Saturday, October 16, 2010

The limitations of IQ

Many who read this blog consider cognitive ability to be extremely valuable. It is. But let's not go overboard. In my view, brain horsepower sometimes gets us in trouble. 

Youthfulness illustrates this. IQ peaks among young people and gradually declines over the lifecourse. I've never been a mental powerlifter, but I was stronger 20 years ago. 

Only an ideologue would deny that young people are often foolish. They do and think foolish things. Prudence, wisdom, judgment--all these require more than the ability to reason abstractly. 

Reasonable people would agree that it's a bad idea for 14 year old kids to be having sex. Most people don't arrive at that position through rational argument, but it seems to me wise nevertheless. Problem is, the people who agree with me tend to be dumb and uneducated. 

The General Social Survey asked participants if it's wrong for young teenagers to have sex. I estimated a model of the relationship between the answer to that question and three predictors: age, IQ, and educational level (sample size = 11, 359).     

Here are the results:

OLS regression coefficients (standardized)
Age .20
IQ -.02
Education -.05

All the relationships are statistically significant (although the IQ and education effects are weak). Older, dumber, and less educated people are more likely to think it's wrong. Of course, the discomfort that many intelligent people have with the concept of wrongness is at play here.

I can imagine myself as a teen arguing, "No harm is done if two young people have sex. It's consensual. They're giving each other pleasure--how can that be bad?" I can also see me debating my parents and winning. Their arguments would go something like, "It's just wrong. God says so."  With maybe a "the girl might get pregnant"  thrown in. On rational grounds, I would probably win the debate, but the inarticulate grownups are right. Teen sex is a bad idea--they arrived at the reasonable view through tradition and by sensing it. This ability needs to be understood and valued alongside mental ability. Conservative thought, of course, has always recognized the wisdom found in instinct and tradition.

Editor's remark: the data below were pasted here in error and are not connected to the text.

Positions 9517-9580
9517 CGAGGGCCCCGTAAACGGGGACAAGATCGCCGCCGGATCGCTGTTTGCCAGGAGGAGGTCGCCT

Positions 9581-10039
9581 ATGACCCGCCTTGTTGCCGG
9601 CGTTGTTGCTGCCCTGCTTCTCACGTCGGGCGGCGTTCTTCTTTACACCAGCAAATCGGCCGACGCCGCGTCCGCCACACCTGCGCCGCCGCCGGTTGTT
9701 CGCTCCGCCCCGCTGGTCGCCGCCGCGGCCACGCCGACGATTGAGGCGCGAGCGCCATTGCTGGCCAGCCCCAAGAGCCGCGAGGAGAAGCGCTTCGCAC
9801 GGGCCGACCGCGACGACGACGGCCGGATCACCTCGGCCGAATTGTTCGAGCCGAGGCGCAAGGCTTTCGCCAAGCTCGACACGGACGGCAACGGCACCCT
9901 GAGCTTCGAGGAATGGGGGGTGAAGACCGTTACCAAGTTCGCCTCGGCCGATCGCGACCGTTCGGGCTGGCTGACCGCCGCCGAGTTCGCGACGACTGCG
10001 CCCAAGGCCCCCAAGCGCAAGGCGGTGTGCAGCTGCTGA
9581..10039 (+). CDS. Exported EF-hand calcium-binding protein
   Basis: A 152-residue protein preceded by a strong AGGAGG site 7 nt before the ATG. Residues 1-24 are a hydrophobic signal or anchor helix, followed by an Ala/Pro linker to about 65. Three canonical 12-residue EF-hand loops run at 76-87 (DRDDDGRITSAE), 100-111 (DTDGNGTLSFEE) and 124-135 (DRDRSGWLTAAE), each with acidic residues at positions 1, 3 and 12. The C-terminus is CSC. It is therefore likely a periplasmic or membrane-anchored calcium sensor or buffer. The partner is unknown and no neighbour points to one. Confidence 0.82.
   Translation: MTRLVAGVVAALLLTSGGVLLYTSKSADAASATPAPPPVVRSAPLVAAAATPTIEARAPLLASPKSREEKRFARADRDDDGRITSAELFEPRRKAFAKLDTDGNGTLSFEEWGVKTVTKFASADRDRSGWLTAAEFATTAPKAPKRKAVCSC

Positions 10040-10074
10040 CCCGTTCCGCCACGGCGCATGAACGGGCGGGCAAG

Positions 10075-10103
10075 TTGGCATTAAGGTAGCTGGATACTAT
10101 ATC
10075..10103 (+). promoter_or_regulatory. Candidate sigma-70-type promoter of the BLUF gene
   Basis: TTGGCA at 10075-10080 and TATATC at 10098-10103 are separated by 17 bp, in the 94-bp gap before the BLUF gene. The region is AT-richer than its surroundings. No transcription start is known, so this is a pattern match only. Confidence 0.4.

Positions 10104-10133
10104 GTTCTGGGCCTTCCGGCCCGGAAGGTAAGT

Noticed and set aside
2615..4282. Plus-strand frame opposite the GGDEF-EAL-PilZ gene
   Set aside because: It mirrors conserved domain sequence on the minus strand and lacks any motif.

1. Saint Louis9:33 AM

    Well, higher education now basically teaches people to eschew wisdom. It wasn't always so. I'm sure in the 19th century the uneducated working classes were far more likely to be okay with 14-year old sex than the college educated.

  2. Anonymous10:47 AM

    "Well, higher education now basically teaches people to eschew wisdom."

    This is a very wise statement.

  3. Anonymous2:10 PM

    14 is a little young, I agree. However the real point is marriage. Back when a 20-25 year old guy could marry a girl aged 16-20, everyone just recognized it as the normal healthy situation that it was. Now the expectation of waiting till after after college to get married imposes a near impossible burden on anyone with a normal healthy sex drive. So, yeah, "higher education now basically teaches people to eschew wisdom." Ignore the wisdom of getting married a little sooner.

  4. The "well-educated" are far more likely to have uncritically adopted the body of socially-progressive notions that float around universities, grad schools, and the like. In these circles, sexual fluidity, experimentation, and precocity are generally considered good things.

    The "less-educated" are more likely to know from what they see around them that teenagers are often unable to think through the consequences of sexual activity, and that teenage girls, in particular, are often the sexual partners of older men who have no real commitment to them, particularly if a pregnancy occurs.


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